Taxation should always be a secondary consideration to investment and your personal appetite for risk. Whilst this is a core principle for most independent advisers we should all have a realisation of the longer-term effects of any particular savings strategy we plan today.
The world of pensions is going through yet more changes in the coming years, with the gradual roll-out of work place pensions in the form of the new “Nest” scheme. Through time we will all see an ever increasing state retirement age, with the likelihood that the extra funding period as a consequence of working longer should provide a higher level of retirement income in the future, all of which will provide a welcome and increasing tax take for the exchequer.
It should surprise no-one that the smart money has recognised ISAs as the cornerstone of their wealth creation plans. With maximum annual subscription limits of £11,280, of which £5,640 can be held in cash, the funding limits are more generous than they have ever been. Pensions, on the other hand, have mostly had a negative press, be it for over-charging, perceived poor returns, endless debates on gold-plated public sector schemes, not forgetting the increasing retirement age. It’s no wonder there is a natural aversion to funding pensions?
The dilemma of where to invest hard-earned disposable income would in the current climate point to ISAs as the answer, but careful thought on the eventual outcome in retirement income terms would suggest a strong case for both ISAs and pensions. For example, if you were retiring tomorrow with savings value of £200,000 from which you wish to draw down retirement income, the ISA would provide this income entirely free from tax. The same value held in a pension fund, leaving aside tax free cash, would provide £10,000 per annum gross, assuming the same 5 per cent yield. The difference, of course, is that pension income is taxable. For basic rate taxpayers this means £8,000 of spendable income rather than the more generous ISA income.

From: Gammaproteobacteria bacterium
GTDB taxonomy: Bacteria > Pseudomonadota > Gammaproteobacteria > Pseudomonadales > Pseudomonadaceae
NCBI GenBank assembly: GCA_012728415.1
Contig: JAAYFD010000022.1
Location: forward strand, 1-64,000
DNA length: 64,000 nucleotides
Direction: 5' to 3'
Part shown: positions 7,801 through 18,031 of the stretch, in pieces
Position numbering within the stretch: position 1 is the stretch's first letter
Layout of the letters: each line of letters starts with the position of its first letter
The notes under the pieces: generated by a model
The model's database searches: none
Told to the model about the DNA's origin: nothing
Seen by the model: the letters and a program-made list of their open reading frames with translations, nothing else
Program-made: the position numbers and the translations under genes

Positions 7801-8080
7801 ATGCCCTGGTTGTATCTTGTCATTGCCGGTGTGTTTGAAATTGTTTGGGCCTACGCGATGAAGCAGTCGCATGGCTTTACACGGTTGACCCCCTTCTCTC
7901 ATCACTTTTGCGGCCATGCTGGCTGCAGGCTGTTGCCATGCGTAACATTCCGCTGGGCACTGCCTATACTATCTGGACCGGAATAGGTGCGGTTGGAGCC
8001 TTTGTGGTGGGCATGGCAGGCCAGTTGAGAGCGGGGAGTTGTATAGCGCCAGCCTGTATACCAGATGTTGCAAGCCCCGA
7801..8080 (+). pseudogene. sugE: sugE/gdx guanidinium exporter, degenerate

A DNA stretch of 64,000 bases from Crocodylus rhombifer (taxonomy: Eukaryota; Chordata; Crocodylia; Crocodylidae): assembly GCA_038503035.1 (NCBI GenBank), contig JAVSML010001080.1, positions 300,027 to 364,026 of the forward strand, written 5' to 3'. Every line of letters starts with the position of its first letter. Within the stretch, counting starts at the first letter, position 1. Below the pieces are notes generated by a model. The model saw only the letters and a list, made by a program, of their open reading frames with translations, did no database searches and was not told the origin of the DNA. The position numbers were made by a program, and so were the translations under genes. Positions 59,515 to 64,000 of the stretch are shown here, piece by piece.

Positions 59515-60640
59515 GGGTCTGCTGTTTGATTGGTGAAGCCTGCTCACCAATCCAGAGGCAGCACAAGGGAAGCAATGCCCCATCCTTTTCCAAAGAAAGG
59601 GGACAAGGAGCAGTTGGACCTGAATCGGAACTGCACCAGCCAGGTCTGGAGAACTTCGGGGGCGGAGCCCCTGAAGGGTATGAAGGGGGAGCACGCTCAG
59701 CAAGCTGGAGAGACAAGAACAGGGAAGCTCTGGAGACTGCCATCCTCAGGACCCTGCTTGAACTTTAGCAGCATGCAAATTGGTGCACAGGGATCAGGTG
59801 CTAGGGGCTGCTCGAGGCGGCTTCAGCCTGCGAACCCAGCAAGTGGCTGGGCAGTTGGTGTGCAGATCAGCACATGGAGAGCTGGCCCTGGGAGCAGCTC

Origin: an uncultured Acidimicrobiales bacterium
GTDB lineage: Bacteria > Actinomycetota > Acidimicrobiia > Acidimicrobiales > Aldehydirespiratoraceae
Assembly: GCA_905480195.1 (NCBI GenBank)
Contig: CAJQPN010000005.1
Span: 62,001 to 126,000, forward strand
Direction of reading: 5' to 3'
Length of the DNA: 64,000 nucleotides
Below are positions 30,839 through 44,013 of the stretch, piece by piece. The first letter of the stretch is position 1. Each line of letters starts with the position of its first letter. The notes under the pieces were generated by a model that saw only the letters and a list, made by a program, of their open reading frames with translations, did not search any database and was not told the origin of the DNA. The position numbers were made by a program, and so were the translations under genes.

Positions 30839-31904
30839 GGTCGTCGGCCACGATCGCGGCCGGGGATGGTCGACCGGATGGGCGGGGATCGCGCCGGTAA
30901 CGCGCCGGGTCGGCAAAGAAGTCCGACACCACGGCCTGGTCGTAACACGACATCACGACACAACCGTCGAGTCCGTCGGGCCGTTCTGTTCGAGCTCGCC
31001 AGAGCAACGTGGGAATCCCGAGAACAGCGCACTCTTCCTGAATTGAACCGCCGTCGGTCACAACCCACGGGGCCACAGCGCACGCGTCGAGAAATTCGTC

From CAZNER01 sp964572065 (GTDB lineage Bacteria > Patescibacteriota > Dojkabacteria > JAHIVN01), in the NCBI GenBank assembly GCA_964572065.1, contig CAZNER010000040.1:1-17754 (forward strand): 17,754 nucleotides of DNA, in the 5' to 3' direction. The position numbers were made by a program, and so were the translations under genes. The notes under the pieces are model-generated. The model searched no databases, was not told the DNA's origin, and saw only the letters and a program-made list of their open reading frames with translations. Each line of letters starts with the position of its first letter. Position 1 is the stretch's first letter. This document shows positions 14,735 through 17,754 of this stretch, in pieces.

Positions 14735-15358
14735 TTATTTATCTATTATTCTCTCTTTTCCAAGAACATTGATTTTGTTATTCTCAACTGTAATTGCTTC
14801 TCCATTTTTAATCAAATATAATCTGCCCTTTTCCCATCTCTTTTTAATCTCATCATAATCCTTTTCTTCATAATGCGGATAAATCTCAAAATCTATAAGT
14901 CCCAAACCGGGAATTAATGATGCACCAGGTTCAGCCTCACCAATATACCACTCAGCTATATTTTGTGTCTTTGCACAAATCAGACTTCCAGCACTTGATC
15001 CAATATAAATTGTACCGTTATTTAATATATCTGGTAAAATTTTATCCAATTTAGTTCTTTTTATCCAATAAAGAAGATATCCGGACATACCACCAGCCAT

On the face of it, ISAs look like a much better deal, but what is often missed is the significant tax relief on contributions to pensions – where else will you receive a minimum of a 20 per cent uplift on contributions due simply to tax relief at source, in addition to having access to 25 per cent of the value of the fund tax-free, when you retire.
That looks like it takes some beating, until you realise that you benefit only once from tax relief on contributions – the income you eventually secure from your pension pot will be taxed every year in retirement once you use up your personal allowance.
The real benefits of forward planning, particularly if you wish to maximise tax-efficient retirement income, is to consider your personal allowance. This is particularly true for married couples where, on many occasions, taxable income for one of the partners is insufficient to use up both allowances, which cannot be transferred to the partner. So it makes a great deal of sense to ensure you have sufficient taxable income in retirement to use up these valuable allowances.
An adequate level of income in retirement should not be viewed simply in pension terms – for most, retirement income comes from a number of sources. It seems to make sense, therefore, to shelter more income from tax when the time comes, which can be achieved with a little bit of forward planning. The old adage that it’s “worth more than the sum of its parts” has never been more relevant.
Alex MacLean is managing director
of Aspire Wealth Management
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